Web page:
At first the King could not think of any way to punish Maku Mawu, as, of course, the latter had not done anything wrong. He soon had an idea, however. He pretended to be very pleased with the poor man and presented him with a beautiful ring from his own finger. He then made him promise to come back in seven days and show the ring to the King again, to let the latter see that it was not lost. If by any chance he could not produce the ring—he would lose his head. This the King did, meaning to get hold of the ring in some way and, so get the young man killed.
Maku Mawu saw what the King’s design was, so determined to hide the ring. He made a small hole in the wall of his room, put the ring in it, and carefully plastered over the place again. No one could see that the wall had been touched.
After two days the King sent for the wife of Maku Mawu and asked her to find the ring. He promised her a large sum of money for it not telling her, of course, what would happen to her husband if the ring were lost. The woman went home and searched diligently but found nothing. Next day she tried again with no better success. Then she asked her husband what he had done with it. He innocently told her it was in the wall. Next day, when he was absent, she searched so carefully that at last she found it.
Delighted, she ran off to the King’s palace and gave the ring to him. She got the promised money and returned home, never dreaming that she had really sold her husband’s life.
On the sixth day the King sent a message to Maku Mawu, telling him to prepare for the next day. The poor man bethought himself of the ring and went to look if it were still safe. To his despair the hole was empty. He asked his wife and his neighbours. All denied having seen it. He made up his mind that he must die.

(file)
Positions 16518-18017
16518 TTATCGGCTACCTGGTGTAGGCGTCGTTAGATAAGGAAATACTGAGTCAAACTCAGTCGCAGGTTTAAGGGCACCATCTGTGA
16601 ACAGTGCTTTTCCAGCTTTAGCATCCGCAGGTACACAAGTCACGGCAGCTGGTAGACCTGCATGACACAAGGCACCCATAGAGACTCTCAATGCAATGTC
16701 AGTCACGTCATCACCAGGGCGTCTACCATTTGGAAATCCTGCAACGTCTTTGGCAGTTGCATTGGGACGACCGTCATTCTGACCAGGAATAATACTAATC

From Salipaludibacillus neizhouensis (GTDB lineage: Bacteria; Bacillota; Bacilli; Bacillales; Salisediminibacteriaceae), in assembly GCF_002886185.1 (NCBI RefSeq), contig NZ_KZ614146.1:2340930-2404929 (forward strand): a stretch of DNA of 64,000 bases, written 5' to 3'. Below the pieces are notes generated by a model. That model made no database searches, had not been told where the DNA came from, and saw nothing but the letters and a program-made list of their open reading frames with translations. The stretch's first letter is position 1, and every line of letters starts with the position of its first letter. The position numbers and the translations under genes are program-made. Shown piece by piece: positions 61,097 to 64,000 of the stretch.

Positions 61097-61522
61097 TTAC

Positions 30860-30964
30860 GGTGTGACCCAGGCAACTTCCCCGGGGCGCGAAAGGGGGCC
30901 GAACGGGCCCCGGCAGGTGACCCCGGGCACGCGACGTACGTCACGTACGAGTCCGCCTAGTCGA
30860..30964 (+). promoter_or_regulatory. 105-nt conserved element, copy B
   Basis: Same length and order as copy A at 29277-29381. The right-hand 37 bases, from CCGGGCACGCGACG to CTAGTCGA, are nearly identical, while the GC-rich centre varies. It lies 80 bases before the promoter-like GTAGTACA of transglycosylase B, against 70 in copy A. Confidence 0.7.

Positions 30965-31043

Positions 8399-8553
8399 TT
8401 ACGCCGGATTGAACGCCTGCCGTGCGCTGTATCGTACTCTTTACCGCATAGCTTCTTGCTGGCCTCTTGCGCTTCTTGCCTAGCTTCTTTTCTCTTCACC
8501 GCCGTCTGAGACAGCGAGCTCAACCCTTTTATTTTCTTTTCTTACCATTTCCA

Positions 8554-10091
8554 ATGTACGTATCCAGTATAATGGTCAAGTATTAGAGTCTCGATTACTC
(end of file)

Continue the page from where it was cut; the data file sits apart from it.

In the meantime the King had laid the ring in one of the dishes in his palace and promptly forgot about it. When the seventh morning had arrived he sent messengers far and wide, to summon the people to come and see a man punished for disobeying the King’s orders. Then he commanded his servants to set the palace in order, and to take the dishes out of his room and wash them.
The careless servants—never looking-to see if the dishes were empty or not took them all to a pool near by. Among them was the dish containing the ring. Of course, when the dish was being washed, out fell the ring into the water—without being noticed by the servants.
The palace being all in readiness, the King went to fetch the ring. It was nowhere to be found and he was obliged to go to the Assembly without it.
When every one was ready the poor man, Maku Mawu, was called to come forward and show the ring. He walked boldly up to the King and knelt down before him, saying. “The ring is lost and I am prepared to die. Only grant me a few hours to put my house in order.” At first the king was unwilling to grant even that small favour, but finally he said, “Very well, you may have four hours. Then you must return here and be beheaded before the people.” The innocent man returned to his home and put everything in order. Then, feeling hungry, he thought, “I may as well have some food before I die. I will go and catch a fish in the pool.”
He accordingly took his fish-net and bait, and started off to the very pool where the King’s dishes had been washed. Very soon he caught a fine large fish. Cutting it open, to clean it, his delight may be imagined at finding the lost ring inside it.
At once he ran off to the palace crying: “I have found the ring! I have found the ring!” When the people heard him, they all shouted in joy: “He named himself rightly ‘Maku Mawu,’ for see—the death God has chosen for him, that only will he die.” So the King had no excuse to harm him, and he went free.
Source:Barker, W. H. and Sinclair, C. West African Folk-tales. Lagos, Africa: Bookshop, 1917.
THE Omanhene is the chief of a village. A certain Omanhene had three sons, who were very anxious to see the world. They went to their father and asked permission to travel. This permission he readily gave.
It was the turn of the eldest to go first. He was provided with a servant and with all he could possibly require for the journey.
After traveling for some time he came to a town where lived an Omanhene who loved riddles. Being a stranger the traveler was, according to custom, brought by the people before the chief.